New York Times editorial, June 11, 2004
For those wondering why some groups in the disability advocacy community are so enthusiastically supportive of e-voting and opposed to the voter verified paper trail reform, the New York Times provides some suggestions in this editorial.
... the move to provide paper trails is being fought by a handful of influential advocates for the disabled, who complain that requiring verifiable paper records will slow the adoption of accessible electronic voting machines.
The National Federation of the Blind, for instance, has been championing controversial voting machines that do not provide a paper trail. It has attested not only to the machines' accessibility, but also to their security and accuracy — neither of which is within the federation's areas of expertise. What's even more troubling is that the group has accepted a $1 million gift for a new training institute from Diebold, the machines' manufacturer, which put the testimonial on its Web site.
Last year, the American Association of People With Disabilities gave its Justice for All award to Senator Christopher Dodd, an author of the Help America Vote Act, a post-2000 election reform law. Mr. Dodd, who has actively opposed paper trails, then appointed Jim Dickson, an association official, to the Board of Advisors of the Election Assistance Commission, where he will be in a good position to oppose paper trails at the federal level. In California, a group of disabled voters recently sued to undo the secretary of state's order decertifying the electronic voting machines that his office had found to be unreliable.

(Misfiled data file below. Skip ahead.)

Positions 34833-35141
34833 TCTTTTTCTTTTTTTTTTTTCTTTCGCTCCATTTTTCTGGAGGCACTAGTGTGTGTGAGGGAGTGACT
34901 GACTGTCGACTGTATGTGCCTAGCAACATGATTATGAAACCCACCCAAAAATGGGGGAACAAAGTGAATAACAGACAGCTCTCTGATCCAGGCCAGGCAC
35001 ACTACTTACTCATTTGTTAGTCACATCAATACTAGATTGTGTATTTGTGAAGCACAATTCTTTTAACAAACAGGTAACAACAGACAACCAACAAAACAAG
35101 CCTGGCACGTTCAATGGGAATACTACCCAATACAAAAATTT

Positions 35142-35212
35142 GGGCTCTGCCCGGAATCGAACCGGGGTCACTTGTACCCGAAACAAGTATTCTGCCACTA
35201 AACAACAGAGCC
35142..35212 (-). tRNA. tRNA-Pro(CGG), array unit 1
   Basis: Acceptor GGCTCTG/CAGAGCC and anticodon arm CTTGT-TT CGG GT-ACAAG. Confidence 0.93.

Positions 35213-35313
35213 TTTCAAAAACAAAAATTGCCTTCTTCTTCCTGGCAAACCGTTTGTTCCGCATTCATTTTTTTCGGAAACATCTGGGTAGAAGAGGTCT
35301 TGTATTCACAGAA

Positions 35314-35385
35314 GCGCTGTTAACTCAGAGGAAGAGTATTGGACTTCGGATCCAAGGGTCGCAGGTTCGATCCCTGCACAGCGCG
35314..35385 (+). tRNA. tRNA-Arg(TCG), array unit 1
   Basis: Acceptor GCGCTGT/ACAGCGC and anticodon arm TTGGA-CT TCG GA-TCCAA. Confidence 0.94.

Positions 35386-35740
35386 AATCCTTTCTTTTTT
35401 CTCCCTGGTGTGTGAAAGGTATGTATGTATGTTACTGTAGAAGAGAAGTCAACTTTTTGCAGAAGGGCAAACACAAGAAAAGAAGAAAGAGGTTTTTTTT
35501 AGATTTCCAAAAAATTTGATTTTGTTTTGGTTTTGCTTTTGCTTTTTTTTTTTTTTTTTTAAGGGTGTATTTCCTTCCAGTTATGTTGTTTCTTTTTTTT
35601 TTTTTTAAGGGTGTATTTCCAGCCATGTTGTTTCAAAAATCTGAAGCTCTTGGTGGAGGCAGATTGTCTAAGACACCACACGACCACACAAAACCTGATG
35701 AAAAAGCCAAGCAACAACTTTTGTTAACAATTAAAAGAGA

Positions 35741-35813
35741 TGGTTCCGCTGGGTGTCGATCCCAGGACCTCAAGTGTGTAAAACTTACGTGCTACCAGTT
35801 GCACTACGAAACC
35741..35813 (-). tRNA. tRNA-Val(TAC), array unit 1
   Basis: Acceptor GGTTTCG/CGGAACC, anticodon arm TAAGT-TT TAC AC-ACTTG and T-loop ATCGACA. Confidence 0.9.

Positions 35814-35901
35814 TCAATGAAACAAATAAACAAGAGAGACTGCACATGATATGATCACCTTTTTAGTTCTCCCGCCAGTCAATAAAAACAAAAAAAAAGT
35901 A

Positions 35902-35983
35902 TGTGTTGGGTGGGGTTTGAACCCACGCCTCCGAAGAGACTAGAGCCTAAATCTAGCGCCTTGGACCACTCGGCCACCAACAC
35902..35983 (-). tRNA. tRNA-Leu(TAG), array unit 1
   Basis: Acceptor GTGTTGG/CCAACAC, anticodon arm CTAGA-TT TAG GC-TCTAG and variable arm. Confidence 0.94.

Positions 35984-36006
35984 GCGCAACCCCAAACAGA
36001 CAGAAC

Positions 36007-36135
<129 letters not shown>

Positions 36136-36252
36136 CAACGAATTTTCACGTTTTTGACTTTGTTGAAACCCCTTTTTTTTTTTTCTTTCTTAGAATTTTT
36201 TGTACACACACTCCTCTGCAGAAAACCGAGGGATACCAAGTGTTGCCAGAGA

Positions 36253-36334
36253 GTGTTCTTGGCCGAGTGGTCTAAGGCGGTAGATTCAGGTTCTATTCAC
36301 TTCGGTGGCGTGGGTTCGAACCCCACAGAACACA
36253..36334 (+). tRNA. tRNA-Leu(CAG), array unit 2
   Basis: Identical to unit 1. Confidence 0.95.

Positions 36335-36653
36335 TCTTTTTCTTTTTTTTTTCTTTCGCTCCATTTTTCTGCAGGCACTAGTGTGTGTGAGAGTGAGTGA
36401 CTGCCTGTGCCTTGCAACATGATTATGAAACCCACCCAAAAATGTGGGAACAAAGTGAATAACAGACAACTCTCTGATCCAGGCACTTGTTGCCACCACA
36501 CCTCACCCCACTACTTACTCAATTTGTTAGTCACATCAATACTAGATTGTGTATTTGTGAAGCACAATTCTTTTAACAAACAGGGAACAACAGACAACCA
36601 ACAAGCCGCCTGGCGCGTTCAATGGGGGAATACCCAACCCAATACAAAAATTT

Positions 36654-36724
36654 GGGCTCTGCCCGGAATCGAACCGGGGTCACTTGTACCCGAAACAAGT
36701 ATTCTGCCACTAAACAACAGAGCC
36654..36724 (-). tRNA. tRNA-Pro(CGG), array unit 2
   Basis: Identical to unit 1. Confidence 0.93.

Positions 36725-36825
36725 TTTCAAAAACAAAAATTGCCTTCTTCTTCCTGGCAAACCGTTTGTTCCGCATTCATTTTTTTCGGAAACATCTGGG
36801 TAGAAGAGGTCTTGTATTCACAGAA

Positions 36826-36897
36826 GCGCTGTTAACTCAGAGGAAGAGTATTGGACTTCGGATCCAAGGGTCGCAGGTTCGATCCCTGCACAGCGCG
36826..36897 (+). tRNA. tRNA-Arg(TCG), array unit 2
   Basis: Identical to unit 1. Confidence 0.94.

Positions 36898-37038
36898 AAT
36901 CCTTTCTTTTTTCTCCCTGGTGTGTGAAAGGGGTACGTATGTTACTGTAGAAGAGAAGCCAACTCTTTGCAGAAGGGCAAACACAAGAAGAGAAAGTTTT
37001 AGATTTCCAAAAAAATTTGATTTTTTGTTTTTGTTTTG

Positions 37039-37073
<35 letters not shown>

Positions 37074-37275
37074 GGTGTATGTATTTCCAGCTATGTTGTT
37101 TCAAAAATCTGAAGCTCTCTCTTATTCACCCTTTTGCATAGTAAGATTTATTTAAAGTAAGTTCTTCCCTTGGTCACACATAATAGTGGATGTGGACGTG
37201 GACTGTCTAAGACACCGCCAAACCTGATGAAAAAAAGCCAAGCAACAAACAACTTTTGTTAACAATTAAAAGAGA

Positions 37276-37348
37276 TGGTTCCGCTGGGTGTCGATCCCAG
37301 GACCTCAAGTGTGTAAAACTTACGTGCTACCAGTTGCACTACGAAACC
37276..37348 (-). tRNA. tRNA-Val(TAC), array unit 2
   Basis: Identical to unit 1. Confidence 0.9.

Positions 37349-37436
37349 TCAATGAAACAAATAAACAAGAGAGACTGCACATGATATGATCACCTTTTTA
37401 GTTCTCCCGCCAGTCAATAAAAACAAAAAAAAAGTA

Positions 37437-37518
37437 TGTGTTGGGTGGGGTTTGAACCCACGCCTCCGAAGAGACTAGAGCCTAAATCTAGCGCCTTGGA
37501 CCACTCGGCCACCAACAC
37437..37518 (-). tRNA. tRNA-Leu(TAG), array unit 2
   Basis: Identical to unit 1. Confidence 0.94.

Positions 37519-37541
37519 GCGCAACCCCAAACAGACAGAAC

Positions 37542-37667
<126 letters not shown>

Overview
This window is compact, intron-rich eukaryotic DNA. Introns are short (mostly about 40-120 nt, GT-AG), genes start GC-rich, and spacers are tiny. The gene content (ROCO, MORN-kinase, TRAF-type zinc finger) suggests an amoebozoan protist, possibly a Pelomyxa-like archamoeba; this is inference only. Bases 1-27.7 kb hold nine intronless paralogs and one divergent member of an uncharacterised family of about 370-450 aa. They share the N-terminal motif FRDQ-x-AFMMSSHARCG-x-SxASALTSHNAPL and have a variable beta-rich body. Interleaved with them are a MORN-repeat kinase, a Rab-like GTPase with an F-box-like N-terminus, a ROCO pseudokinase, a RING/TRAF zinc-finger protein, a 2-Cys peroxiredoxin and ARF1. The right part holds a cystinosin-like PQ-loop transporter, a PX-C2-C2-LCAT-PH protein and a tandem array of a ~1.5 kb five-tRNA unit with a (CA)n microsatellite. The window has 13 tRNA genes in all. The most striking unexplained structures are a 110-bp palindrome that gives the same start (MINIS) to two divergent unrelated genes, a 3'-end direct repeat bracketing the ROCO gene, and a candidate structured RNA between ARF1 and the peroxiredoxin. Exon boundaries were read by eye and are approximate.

Some supporters of voter-verifiable paper trails question whether disability-rights groups have gotten too close to voting machine manufacturers. Besides the donation by Diebold to the National Federation of the Blind, there have been other gifts. According to Mr. Dickson, the American Association of People with Disabilities has received $26,000 from voting machine companies this year.
The real issue, though, is that disability-rights groups have been clouding the voting machine debate by suggesting that the nation must choose between accessible voting and verifiable voting.
It is well within the realm of technology to produce machines that meet both needs.
Disabled people have historically faced great obstacles at the polls, and disability-rights groups are right to work zealously for accessible voting. But they should not overlook the fact that the disabled, like all Americans, also have an interest in ensuring that their elections are not stolen.